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Start-up Account: Kushal Karmacharya (SP Events)

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Kushal Karmacharya is Co-founder and Marketing and Business development director for SP Events a start-up in event and advertising sector.

1. Please tell us a little about your business.

We started S.P. events and advertisements formally in 2015. However, we had already begun operating since mid-2014. This enterprise is co-owned by 3 of us. We initially offered only event management services but later also began engaging in providing advertising services. We currently have 8 employees working for us. Our client base now includes multinational companies like Honda, Miniso, Being Human and Jabsons.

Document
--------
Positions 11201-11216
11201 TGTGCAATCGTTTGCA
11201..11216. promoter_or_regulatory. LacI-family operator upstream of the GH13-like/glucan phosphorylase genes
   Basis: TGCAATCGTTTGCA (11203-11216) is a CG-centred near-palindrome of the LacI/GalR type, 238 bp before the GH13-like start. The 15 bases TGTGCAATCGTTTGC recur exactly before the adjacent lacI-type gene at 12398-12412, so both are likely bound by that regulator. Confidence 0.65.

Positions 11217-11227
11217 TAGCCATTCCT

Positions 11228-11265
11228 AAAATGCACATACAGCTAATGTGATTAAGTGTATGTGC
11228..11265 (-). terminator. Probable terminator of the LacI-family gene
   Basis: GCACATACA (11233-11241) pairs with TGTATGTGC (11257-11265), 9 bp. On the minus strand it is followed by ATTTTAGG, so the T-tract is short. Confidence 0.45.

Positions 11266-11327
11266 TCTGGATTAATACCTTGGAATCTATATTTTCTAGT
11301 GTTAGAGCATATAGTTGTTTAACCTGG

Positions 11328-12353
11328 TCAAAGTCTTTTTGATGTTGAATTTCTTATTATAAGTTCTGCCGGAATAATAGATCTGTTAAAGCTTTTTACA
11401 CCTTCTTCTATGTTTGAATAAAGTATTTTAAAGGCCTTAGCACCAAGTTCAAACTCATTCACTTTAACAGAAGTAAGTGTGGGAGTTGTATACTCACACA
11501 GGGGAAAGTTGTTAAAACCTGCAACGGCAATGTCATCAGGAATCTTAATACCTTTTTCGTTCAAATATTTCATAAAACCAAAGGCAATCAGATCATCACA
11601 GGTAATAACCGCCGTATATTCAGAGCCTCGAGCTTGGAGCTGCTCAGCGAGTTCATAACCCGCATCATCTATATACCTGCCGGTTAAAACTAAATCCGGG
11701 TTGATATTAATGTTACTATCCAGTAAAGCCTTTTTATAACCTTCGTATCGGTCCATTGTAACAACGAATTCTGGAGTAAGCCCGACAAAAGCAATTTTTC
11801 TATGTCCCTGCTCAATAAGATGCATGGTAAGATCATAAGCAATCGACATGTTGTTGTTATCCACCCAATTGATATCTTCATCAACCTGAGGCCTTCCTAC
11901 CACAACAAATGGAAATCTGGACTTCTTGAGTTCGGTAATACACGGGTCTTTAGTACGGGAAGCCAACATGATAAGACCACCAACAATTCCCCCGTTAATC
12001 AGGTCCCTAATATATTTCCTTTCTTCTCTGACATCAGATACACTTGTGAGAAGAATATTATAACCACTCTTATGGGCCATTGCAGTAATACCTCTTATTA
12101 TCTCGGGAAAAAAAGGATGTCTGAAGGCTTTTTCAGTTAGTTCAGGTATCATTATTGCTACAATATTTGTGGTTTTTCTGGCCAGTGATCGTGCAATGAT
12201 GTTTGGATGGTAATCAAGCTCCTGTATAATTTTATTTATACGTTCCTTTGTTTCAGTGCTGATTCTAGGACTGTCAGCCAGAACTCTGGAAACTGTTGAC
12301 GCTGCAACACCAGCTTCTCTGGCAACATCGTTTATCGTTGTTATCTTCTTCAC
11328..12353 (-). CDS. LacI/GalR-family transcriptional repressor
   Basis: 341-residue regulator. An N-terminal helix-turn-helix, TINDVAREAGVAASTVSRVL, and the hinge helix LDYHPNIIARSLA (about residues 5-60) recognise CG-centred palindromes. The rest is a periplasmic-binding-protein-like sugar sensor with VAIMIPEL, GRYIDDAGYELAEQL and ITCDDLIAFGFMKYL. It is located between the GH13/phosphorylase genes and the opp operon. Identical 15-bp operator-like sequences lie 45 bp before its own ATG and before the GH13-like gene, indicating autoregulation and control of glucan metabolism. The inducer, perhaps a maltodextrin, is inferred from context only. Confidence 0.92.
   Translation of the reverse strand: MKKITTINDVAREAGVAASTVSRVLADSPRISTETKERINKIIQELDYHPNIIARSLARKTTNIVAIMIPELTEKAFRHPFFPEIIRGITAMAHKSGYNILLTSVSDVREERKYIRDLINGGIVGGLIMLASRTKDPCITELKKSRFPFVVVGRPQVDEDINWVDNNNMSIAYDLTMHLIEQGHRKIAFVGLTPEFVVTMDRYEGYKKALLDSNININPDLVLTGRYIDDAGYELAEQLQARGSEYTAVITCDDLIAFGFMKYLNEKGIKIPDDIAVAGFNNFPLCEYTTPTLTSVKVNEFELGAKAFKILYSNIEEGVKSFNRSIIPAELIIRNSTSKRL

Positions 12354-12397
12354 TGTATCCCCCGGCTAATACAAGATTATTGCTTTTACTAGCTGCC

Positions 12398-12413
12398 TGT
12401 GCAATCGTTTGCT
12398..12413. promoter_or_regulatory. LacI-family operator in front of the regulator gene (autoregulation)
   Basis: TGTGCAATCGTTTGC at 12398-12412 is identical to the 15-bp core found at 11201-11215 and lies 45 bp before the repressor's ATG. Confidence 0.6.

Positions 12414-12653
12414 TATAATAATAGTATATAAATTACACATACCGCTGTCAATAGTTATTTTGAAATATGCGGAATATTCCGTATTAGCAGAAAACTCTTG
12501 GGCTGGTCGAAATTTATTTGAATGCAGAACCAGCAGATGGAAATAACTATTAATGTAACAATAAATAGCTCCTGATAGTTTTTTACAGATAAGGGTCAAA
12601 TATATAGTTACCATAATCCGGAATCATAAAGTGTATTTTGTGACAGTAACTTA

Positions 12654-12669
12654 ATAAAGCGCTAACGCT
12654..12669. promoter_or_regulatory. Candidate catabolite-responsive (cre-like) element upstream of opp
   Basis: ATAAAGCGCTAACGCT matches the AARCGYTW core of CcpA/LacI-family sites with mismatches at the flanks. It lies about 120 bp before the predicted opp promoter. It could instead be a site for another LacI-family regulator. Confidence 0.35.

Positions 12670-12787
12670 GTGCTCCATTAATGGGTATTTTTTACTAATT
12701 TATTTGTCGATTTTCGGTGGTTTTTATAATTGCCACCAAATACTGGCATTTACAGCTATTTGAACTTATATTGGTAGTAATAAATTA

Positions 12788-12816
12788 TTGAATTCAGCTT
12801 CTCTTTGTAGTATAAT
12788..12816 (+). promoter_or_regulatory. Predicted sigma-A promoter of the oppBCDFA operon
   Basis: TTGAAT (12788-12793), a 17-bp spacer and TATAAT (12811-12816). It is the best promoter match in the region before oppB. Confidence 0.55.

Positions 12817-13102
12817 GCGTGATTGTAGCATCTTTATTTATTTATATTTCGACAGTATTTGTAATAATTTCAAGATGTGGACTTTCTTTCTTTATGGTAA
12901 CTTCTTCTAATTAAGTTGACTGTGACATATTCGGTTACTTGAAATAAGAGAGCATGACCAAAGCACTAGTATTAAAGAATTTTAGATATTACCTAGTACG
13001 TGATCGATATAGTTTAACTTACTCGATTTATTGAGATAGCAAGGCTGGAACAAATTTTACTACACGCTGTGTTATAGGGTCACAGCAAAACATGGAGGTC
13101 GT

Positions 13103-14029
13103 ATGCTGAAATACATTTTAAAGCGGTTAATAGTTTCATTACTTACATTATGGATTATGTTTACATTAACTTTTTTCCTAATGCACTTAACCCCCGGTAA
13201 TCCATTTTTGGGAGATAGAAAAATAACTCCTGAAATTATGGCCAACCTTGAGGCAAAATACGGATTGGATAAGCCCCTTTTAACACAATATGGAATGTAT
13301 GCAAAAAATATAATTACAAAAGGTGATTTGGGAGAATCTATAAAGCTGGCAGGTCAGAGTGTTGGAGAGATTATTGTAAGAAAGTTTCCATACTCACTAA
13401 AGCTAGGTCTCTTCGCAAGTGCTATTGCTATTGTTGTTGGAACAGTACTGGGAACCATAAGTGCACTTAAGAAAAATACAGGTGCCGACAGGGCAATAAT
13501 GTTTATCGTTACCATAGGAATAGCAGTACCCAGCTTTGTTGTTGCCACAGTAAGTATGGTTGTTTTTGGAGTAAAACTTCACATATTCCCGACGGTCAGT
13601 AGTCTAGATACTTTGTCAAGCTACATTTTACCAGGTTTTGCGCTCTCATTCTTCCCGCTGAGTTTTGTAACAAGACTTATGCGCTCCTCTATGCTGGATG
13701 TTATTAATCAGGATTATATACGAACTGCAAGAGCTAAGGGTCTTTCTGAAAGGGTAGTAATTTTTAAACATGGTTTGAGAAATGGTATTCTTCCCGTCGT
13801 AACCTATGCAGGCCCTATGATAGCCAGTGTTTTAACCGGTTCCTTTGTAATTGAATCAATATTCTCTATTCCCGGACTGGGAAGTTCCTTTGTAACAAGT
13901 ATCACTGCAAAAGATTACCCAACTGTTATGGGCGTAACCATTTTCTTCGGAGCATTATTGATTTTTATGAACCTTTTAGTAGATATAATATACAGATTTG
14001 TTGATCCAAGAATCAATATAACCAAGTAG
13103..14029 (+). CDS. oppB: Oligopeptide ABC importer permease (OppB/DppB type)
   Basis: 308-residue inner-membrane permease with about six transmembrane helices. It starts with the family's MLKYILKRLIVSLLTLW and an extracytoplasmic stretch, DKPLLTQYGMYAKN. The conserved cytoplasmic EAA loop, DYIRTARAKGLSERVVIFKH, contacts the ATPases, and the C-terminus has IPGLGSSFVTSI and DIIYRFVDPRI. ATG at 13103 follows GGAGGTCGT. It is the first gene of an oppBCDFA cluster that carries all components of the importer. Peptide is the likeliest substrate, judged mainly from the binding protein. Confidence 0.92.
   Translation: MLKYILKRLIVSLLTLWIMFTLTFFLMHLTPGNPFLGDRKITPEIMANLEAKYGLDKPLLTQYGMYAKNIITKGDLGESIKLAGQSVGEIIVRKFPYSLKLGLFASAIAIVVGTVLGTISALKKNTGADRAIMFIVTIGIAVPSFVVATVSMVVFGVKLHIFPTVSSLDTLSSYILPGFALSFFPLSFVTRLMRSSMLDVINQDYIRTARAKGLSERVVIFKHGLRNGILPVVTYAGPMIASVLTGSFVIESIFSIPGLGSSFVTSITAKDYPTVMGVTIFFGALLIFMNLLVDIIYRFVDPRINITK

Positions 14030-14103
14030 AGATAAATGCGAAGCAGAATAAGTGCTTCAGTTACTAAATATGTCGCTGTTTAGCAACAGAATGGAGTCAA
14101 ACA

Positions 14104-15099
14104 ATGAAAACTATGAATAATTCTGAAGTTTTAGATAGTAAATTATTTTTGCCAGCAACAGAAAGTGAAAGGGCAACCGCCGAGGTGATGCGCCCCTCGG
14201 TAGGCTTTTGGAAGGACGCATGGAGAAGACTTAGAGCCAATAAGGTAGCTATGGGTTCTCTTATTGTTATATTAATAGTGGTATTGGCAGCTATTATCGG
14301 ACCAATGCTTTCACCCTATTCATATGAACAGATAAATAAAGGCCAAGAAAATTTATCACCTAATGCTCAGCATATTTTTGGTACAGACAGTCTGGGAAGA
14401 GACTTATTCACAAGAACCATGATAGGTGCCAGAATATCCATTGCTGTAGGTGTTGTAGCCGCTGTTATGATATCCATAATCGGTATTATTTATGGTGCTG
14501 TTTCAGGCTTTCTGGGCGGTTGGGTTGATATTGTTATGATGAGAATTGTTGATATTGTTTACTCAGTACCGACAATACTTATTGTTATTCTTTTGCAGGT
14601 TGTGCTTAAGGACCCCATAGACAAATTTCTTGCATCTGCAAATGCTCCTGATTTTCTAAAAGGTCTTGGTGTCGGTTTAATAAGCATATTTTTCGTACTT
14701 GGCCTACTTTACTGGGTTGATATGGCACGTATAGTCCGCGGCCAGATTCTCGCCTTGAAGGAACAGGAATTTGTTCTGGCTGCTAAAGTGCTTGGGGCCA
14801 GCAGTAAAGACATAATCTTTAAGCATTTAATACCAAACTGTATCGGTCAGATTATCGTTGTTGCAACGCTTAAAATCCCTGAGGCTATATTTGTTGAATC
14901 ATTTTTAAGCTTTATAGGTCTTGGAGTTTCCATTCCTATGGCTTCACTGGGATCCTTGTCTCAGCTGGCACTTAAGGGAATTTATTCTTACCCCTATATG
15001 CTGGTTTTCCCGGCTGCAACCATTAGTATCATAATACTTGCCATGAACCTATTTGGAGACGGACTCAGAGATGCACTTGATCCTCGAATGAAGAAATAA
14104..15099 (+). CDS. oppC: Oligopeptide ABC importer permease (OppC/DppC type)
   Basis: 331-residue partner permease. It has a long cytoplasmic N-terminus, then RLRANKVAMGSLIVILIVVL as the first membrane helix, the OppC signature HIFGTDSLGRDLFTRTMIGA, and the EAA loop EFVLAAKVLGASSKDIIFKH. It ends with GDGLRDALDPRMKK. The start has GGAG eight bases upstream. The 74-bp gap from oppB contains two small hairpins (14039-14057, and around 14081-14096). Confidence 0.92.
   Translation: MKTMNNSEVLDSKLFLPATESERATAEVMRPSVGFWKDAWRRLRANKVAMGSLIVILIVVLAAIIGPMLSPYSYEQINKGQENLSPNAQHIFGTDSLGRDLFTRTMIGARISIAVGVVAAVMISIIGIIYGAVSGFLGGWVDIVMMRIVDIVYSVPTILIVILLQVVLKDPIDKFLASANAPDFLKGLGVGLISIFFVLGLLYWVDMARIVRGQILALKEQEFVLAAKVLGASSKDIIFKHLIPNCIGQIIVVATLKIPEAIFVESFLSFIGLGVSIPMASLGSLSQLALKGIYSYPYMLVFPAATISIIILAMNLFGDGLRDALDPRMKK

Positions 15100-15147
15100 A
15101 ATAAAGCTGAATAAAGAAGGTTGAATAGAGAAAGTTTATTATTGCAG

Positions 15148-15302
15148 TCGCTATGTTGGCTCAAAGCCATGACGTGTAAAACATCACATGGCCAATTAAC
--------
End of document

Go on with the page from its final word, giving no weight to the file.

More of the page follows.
2. How did you come up with the idea for S.P. events?
I planned and managed a number of programs and events in my college days as a BBA student. Because of this, I always saw myself working in the field of event management. Gradually, I met people with a vision compatible to mine and that’s how we came up with S.P. events.
3. Please tell us about your initial investment.
Large investments are seen to be important for any given enterprise. While I do not deny this, it is possible to begin business ventures will small investments as well. S.P. events began with an initial investment of 2-3 lakhs and since, then it has been running on its own profits.
4. What kind of challenges did you face during your initial days as budding entrepreneur?